It pays to understand a few rules of the road before you bring a used PC into your home or office. 

Avoid computers that are more than about 3 years old

Moore’s Law is a rule of thumb in the computer industry that predicts computers double in performance about every two years. That’s still roughly true, but the overall pace of personal computer innovation has slowed in the last decade. A computer from 2017 looks and performs roughly the same as a computer from 2020. 

But as you head further back in time, PCs start to show their age – the CPU will be noticeably more sluggish, the computer will lack USB-C connections for modern mobile devices, and the stock hard drive size will shrink to claustrophobic levels. 

The bottom line is that computers more than about three years old will likely need to be replaced sooner – making them a bad investment.   

Keep an eye on the specs

If you’re getting a computer that’s a few years old, it may be hard to know if you’re getting a good value, especially if you don’t stay current on computer tech. 

  • First and foremost, avoid computers with hard disk drives (HDDs). Consider a solid state drive (SSD) absolutely mandatory, regardless of the computer’s age. It should also be at least 128 GB in size; some older PC laptops came with tiny 64 GB SSDs that are almost unusably small.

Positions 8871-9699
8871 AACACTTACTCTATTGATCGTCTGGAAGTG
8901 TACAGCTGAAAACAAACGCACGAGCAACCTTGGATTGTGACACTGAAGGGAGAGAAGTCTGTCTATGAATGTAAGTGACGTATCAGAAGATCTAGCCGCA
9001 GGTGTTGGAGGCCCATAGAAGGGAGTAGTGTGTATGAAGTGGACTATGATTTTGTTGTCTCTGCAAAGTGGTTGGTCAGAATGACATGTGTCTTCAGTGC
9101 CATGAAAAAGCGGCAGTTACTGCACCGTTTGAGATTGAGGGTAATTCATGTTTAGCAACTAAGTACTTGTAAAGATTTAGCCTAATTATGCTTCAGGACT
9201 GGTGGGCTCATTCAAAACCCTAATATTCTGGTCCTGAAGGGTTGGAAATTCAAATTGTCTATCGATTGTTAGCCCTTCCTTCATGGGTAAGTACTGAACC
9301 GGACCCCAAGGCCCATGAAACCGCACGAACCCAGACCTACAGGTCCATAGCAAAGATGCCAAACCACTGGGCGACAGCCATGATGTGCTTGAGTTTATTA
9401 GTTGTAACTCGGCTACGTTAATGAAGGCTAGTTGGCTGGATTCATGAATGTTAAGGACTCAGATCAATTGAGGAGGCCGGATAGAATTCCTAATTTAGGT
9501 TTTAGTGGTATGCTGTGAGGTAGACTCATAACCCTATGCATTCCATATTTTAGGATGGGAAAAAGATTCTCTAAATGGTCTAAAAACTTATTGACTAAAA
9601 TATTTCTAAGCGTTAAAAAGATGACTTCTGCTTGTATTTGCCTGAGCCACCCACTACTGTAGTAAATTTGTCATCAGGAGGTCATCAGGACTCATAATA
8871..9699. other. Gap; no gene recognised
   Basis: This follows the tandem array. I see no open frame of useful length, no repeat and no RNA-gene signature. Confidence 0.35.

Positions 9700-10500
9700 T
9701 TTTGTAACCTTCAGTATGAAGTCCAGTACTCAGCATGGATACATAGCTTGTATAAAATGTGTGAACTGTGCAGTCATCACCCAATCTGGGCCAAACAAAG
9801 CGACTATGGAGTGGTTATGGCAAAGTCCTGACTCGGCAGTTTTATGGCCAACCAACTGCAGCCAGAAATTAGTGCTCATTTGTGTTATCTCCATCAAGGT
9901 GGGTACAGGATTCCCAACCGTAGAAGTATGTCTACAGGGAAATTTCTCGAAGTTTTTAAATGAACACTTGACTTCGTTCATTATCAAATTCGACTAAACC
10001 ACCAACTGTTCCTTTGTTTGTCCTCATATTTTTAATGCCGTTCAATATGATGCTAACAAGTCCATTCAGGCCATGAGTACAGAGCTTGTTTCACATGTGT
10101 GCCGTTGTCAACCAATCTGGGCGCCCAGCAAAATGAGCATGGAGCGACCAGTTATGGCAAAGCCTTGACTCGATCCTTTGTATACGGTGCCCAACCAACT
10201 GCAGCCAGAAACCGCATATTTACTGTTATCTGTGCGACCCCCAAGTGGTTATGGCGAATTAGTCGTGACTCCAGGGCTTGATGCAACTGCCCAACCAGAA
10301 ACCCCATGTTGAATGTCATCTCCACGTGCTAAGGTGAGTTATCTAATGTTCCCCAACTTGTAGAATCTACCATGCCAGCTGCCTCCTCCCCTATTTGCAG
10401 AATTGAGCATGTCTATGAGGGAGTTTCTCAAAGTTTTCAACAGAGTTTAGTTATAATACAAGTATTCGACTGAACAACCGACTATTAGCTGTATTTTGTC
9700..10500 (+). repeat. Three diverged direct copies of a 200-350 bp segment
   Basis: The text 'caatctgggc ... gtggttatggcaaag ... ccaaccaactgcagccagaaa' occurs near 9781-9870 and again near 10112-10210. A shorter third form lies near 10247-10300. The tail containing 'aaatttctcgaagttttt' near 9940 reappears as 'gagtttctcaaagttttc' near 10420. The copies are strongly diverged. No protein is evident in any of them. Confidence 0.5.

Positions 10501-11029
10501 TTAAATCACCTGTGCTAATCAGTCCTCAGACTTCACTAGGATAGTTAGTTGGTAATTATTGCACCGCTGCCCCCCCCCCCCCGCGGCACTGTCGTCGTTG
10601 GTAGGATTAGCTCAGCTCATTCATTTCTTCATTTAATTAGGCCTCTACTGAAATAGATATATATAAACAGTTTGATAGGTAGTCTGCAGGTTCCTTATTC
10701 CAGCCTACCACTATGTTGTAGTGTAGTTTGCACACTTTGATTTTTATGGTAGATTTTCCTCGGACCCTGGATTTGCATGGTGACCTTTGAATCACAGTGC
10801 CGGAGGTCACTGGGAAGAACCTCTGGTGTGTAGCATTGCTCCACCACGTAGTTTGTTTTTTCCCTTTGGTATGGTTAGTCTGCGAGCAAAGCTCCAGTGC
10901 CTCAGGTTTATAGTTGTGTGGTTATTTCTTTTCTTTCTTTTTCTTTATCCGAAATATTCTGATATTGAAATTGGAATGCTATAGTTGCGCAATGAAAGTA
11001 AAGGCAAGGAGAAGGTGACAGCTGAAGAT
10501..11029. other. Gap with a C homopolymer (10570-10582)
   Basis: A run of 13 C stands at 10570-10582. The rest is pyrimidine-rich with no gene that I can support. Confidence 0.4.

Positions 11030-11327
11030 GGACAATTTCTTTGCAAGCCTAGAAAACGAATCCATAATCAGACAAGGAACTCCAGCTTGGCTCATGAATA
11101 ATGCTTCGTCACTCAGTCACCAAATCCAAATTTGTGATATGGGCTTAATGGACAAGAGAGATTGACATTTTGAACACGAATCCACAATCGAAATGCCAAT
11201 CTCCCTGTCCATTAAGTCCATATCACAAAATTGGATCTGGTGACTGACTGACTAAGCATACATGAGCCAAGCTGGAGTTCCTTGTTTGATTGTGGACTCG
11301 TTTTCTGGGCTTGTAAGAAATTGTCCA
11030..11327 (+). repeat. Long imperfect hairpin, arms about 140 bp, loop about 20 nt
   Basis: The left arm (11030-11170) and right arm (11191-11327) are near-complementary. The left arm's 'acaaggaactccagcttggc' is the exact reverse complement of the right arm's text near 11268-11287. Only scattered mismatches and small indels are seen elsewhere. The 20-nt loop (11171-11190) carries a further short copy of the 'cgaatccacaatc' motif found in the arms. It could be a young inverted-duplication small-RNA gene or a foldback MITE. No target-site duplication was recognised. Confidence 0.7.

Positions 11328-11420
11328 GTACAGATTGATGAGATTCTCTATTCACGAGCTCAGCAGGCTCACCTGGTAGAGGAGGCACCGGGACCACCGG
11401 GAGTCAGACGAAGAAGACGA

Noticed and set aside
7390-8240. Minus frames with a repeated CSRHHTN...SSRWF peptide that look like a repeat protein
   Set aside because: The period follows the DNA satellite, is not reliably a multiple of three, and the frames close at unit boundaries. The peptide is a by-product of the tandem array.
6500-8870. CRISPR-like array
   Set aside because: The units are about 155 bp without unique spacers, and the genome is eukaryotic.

• As for the processor, look for a 7th generation or later Intel Core CPU. You can tell because it’ll have a number like -7000, -8000 or higher, like Intel Core i5-8400. Anything older than 7th generation, or a budget CPU like a Celeron, will feel too slow. 
  • You should also look for full HD IPS displays. TN-based screens will look dull and washed out, and resolutions less than 1920×1080 won’t give you much screen space to work with. 

Check the laptop’s battery

The single most critical component in a laptop is the battery, and an aging (and failing) battery is the most common reason why someone would sell their old laptop. 

If you buy a used machine, test the battery right away: Make sure you can charge it to full, and then run the laptop until the battery dies. If you have time, repeat the test a second time. If you find that the battery can’t hold a reasonable charge, you should probably return it for a refund, unless you can replace the battery inexpensively. Keep in mind that it might be hard to get a replacement battery for an older laptop. 

Wipe the hard drive before you start to use the PC

Can you trust a used computer’s hard drive? Probably not – it might have malware installed, even if it appears to be wiped and ready for use. That’s why it’s a good idea to wipe the hard drive yourself before you start using a used or even refurbished computer. 

Stick with refurbished computers

You can find computers billed as both “used” and “refurbished.” A refurbished laptop or desktop PC has been inspected to make sure it’s working, comes with a warranty, and often has worn components replaced to return it to like-new condition. This is especially important for a laptop, which should have a new battery installed. Various manufacturers sell factory-refurbished computers from their own website – check out Apple, Dell, HP and Best Buy’s Lenovo page, for example. 

A used computer is just that – used. It’s usually sold as-is and isn’t backed with a warranty. While you’re generally safer buying a refurb, a used PC might be okay as long as you can return it for a refund if anything is amiss – be sure to test it quickly and thoroughly after you buy it.

Related coverage from Tech Reference:

Read the original article on Business Insider